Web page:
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Iceland lava slowing down after day of destruction – BBC News

By Ruth Comerford

Lava flows into the Icelandic town of Grindavik appeared to be slowing, authorities said Monday, after several houses were destroyed by fires.

A volcano on the Reykjanes peninsula erupted in the early hours of Sunday, spilling lava into the fishing town.

The entire population of the town was evacuated and no casualties have been reported.

Defences built after an eruption in December have partially contained the lava, but some have been breached.

The main road into the town has been cut off by the flow of lava.

The Icelandic Meteorological Office (IMO) said the barriers had been breached in some places, allowing lava to reach the town which then set houses and buildings on fire.

“Seeing your home burn down on live television is something you cannot easily handle,” Unndpr Sigurthsson told the MBL news website. She said her family had left almost all their items when they were evacuated, leaving them only with clothes and essential items.

A volcano spews lava and smoke as it erupts in Reykjanes Peninsula

There was no indication of disruption to domestic or international flights following the eruption. The IMO’s aviation colour code for the Reykjanes peninsula was orange on Monday morning, indicating an ongoing eruption with “no or minor ash emission”.

Flights from nearby Keflavik Airport were operating as normal.

Addressing the nation in a live broadcast on Sunday evening, President Gudni Johannesson urged people to “stand together and have compassion for those who cannot be in their homes”.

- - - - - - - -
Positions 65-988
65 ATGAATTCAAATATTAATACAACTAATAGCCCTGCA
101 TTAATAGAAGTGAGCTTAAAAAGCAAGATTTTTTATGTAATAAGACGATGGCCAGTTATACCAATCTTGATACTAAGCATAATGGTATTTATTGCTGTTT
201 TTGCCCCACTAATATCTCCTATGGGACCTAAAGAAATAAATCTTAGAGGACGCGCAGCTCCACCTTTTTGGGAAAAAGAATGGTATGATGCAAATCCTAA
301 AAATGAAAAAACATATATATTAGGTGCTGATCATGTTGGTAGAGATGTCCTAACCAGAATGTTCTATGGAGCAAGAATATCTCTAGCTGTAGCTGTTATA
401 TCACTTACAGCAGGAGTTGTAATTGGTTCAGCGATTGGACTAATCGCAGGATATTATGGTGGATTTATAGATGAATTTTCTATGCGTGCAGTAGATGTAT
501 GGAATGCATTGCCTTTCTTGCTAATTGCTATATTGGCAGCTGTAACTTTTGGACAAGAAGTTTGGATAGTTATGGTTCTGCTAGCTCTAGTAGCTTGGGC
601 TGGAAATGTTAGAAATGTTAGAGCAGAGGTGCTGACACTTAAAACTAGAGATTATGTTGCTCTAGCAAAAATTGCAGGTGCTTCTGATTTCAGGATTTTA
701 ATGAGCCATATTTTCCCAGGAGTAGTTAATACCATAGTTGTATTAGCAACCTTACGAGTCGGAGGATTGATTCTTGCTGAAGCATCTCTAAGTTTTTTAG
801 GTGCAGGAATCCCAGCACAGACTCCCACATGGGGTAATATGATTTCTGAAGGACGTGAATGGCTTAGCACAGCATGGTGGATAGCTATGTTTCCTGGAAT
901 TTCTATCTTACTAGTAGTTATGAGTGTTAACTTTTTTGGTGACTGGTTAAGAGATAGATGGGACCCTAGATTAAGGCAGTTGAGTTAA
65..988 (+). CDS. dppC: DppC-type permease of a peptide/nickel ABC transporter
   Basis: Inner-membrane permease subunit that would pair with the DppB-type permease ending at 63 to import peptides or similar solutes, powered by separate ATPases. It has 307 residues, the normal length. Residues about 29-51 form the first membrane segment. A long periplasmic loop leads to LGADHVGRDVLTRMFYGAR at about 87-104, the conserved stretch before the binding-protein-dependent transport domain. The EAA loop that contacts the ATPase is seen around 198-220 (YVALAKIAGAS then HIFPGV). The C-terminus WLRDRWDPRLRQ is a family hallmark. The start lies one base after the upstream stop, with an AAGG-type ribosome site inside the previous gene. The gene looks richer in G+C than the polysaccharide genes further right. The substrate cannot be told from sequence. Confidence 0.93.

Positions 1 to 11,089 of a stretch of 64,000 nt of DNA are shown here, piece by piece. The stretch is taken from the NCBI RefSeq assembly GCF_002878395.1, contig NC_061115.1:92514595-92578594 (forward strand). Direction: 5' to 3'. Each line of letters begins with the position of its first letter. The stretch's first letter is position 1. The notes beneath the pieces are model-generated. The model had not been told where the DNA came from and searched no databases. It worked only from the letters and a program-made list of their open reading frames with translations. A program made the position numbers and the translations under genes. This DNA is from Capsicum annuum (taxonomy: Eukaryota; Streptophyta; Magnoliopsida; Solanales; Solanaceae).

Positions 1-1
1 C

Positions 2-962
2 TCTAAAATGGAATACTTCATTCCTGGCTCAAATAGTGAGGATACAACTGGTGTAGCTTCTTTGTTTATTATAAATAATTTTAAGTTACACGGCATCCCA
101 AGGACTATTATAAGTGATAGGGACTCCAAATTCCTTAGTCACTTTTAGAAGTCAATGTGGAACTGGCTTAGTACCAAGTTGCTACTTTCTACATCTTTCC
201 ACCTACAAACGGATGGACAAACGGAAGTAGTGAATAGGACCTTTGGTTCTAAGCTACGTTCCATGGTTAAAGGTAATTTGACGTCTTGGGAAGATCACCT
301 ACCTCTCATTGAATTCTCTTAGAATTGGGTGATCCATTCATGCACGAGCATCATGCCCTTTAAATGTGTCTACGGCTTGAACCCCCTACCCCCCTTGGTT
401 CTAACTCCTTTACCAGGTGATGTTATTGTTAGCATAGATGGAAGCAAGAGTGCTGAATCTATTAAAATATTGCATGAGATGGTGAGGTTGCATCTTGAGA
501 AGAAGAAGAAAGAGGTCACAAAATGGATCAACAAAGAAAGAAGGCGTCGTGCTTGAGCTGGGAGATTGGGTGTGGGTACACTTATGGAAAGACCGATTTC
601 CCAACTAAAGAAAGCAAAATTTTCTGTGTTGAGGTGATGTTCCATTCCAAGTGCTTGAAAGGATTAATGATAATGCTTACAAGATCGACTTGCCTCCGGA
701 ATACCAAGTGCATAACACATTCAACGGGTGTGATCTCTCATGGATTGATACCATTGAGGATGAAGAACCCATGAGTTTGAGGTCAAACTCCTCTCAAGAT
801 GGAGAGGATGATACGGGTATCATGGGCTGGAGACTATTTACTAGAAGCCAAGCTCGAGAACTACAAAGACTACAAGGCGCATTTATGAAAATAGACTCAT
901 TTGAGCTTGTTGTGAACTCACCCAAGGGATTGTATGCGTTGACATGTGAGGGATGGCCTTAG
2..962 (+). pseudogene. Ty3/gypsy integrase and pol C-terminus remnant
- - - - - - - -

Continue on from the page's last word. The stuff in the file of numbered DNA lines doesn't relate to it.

Volcanologist Evgenia Ilyinskaya told BBC Breakfast that the peninsula was likely entering a period of frequent eruptions, known as the New Reykjanes Fires.

Prof Ilyinskaya said eruptions could take place “every few months or once a year for several decades or several centuries.”

The Reykjanes Fires were a series of intense volcanic activity on the peninsula in the 12th Century.

Strong earthquake tremors preceded the December eruption in the Svartsengi volcanic system. In the weeks since, walls were built around the volcano to direct molten rock away from Grindavik, home to some 4,000 people.

Prime Minister Katrin Jakobsdottir said the eruption was a “black day for all of Iceland,” but added that “the sun will rise again”.

“Together we will deal with this shock and whatever may come. Our thoughts and prayers are with you.”

Lava spreads across the Reykjanes peninsula

The country’s alert level has been raised to “emergency” – the highest of the three-level scale which signals there could be a threat of harm to people, communities, property or the environment.

Sunday’s eruption is the fifth to have taken place along the Reykjanes peninsula since 2021.

Iceland sits over what’s known as the Mid-Atlantic Ridge, the boundary between the Eurasian and North American tectonic plates – two of the largest on the planet. Iceland has 33 active volcano systems.

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